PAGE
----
WWII FUEL TANK CONTAMINATES GUAM GROUNDWATER

admin's picture

By Haidee V. Eugenio

SAIPAN, CNMI (Marianas Variety, June 19) - A recently removed old military aboveground fuel storage tank in Tanapag, Guam, has contaminated groundwater there.

As of yesterday, fuel continued to surface in a pool of groundwater 4 feet deep.

The U.S. Environmental Protection Agency and the Division of Environmental Quality first noted the presence of fuel in the groundwater on Tuesday of last week.

As of yesterday, the EPA had yet to determine the volume of fuel that is contaminating the groundwater.

The pool of groundwater, measuring about 12 feet by 35 feet, remains where fuel tank no. 6 used to stand. A visit to the site showed that the EPA and DEQ, with the help of private contractor Pacific Environmental Resources Inc., were still siphoning the fuel from the groundwater using a vacuum truck.

"We tried to suck the fuel out on Thursday but it didn’t work until last Saturday, when we used the vacuum truck. So this is just the second day of removing the fuel from the groundwater," EPA on-scene coordinator Michelle Rogow said in an interview at the site yesterday.

Minor excavations in surrounding areas did not show any fuel in the groundwater.

"We think the contaminated groundwater is just beneath where tank No.6 was. The groundwater in this area is shallow, just 4 ft. from the surface," said Rogow.

Tank no. 6, located in an area where houses stand, is one of the six World War II fuel tanks in Tanapag that were priorities for removal.

"Of the six tanks we removed, this is the worst in terms of groundwater contamination," Rogow added.

The tanks targeted for removal were nos. 4, 6, 10, 12, 13 and 14.

For tank No. 14, the EPA excavated 206.75 tons of fuel-contaminated soil.

These tanks are about 50 feet in diameter and about 20 feet high. The Navy built the Tanapag fuel farm to store fuel for ships and aircraft during World War II and through the 1950s. After the end of war, 42 tanks were abandoned in Tanapag.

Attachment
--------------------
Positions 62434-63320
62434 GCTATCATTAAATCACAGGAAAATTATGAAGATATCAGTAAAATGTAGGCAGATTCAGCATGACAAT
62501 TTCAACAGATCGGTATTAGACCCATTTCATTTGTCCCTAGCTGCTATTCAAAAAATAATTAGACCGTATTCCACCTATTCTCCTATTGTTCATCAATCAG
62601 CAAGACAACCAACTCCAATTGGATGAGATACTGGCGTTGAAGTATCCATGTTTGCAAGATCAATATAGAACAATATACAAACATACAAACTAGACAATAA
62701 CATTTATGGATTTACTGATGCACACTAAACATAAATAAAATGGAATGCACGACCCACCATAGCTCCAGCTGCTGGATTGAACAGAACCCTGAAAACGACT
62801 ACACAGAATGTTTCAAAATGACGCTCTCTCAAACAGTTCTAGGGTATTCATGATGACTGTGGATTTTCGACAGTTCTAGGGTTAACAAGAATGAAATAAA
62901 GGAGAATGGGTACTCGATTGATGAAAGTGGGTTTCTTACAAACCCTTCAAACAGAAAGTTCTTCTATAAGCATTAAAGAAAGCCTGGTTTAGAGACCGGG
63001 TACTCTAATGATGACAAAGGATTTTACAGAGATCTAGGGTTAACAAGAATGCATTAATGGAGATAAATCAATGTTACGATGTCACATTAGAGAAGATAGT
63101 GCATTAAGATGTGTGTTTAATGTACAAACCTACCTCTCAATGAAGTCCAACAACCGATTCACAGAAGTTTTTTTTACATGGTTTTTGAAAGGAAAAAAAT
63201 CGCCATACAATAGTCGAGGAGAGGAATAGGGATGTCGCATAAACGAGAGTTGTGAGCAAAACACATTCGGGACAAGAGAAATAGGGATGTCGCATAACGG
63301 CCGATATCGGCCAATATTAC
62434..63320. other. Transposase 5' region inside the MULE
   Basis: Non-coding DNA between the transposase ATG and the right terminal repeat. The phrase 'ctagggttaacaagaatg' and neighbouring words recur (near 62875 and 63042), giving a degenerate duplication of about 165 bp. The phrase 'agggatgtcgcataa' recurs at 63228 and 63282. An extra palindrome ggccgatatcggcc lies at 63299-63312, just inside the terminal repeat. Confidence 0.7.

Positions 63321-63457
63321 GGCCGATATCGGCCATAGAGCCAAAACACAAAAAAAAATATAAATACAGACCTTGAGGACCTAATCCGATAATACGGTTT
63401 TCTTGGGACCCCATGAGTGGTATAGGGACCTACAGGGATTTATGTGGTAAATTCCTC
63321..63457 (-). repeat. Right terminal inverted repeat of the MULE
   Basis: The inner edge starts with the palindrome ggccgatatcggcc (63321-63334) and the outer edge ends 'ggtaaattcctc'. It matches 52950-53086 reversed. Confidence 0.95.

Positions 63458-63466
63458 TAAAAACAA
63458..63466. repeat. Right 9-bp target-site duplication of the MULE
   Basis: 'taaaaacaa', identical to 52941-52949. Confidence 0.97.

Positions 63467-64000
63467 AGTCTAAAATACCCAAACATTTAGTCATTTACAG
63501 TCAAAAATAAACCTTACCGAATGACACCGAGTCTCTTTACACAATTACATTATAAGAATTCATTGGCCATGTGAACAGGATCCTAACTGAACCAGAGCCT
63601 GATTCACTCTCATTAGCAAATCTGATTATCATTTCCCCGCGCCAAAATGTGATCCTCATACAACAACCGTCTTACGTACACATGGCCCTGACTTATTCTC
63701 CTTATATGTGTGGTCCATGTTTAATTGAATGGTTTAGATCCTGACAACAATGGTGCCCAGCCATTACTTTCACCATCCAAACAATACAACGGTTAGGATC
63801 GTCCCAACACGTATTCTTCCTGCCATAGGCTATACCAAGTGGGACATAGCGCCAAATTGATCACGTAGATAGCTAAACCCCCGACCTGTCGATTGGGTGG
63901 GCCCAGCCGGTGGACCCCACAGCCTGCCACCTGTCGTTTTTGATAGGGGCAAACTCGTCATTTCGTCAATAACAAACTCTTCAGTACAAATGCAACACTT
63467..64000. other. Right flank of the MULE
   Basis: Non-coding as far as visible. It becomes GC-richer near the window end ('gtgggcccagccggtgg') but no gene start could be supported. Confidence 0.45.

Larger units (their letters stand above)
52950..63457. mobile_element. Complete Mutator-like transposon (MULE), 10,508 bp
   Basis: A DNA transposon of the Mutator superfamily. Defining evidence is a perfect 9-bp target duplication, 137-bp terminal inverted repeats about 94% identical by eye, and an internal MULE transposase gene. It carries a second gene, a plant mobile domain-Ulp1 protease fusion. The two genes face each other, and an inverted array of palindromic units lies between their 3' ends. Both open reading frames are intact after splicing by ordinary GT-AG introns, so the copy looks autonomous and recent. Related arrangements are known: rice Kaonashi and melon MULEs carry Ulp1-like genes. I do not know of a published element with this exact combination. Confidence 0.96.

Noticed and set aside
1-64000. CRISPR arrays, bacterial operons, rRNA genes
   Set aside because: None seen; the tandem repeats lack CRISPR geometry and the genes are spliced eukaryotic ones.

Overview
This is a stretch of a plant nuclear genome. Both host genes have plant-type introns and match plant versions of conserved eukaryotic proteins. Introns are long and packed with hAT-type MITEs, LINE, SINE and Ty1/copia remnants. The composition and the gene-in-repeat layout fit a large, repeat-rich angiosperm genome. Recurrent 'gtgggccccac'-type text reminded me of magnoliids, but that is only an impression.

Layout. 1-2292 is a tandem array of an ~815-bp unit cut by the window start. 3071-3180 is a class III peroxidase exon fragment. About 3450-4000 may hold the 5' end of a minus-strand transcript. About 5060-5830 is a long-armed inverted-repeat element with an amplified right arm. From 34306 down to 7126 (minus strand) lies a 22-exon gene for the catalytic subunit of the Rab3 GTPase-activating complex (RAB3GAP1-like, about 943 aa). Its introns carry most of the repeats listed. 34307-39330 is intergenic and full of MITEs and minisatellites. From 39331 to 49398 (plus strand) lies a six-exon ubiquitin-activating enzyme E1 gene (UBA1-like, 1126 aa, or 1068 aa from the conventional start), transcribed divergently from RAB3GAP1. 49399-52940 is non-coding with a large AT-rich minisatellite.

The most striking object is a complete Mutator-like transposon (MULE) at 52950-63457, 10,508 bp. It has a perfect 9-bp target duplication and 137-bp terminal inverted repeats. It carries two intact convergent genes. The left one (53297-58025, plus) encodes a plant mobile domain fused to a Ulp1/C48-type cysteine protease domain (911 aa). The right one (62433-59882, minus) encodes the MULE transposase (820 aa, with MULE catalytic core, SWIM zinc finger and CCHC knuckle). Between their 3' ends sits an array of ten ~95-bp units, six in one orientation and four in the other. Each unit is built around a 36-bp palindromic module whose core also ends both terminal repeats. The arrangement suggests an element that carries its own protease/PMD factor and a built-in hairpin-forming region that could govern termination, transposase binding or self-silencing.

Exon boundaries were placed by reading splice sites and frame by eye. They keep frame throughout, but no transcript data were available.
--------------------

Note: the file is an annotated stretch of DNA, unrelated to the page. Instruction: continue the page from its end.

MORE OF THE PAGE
In 1998, a U.S. Army Corps of Engineers survey showed that 25 of those tanks were still visible on the ground, six of which were considered high priority for removal due to the potential health hazards they posed.

Between two and three weeks ago, the EPA and DEQ excavated fuel-contaminated soil at the site of tank no. 6 to ensure the cleanup met residential standards.

Rogow said when they removed tank no. 6, they noticed holes in it, indicating possible fuel leakage.

"We found (oil) in the groundwater last Tuesday; it’s Navy special fuel oil," said Rogow, adding that the EPA will remove all the fuel oil from the groundwater.

The bigger question, however, is the government’s plan for the site once the groundwater is cleaned. The property where former fuel tank no. 6 stood is public land.

Last week, acting Gov. Joseph M. Mendiola commended Rogow and 21 other personnel from DEQ and the Seattle-based company Environmental Quality Management for initiating the Tanapag fuel tank removal project.

The fuel tank removal project is being completed through a partnership between the EPA and DEQ. The project cost $500,000 and was funded by the EPA.

The tanks’ removal came more than 60 years after World War II. DEQ said lack of funding was the major reason why the project took so long to finally get off the ground.

June 20, 2006

Marianas Variety: www.mvariety.com

Rate this article: 
No votes yet

Add new comment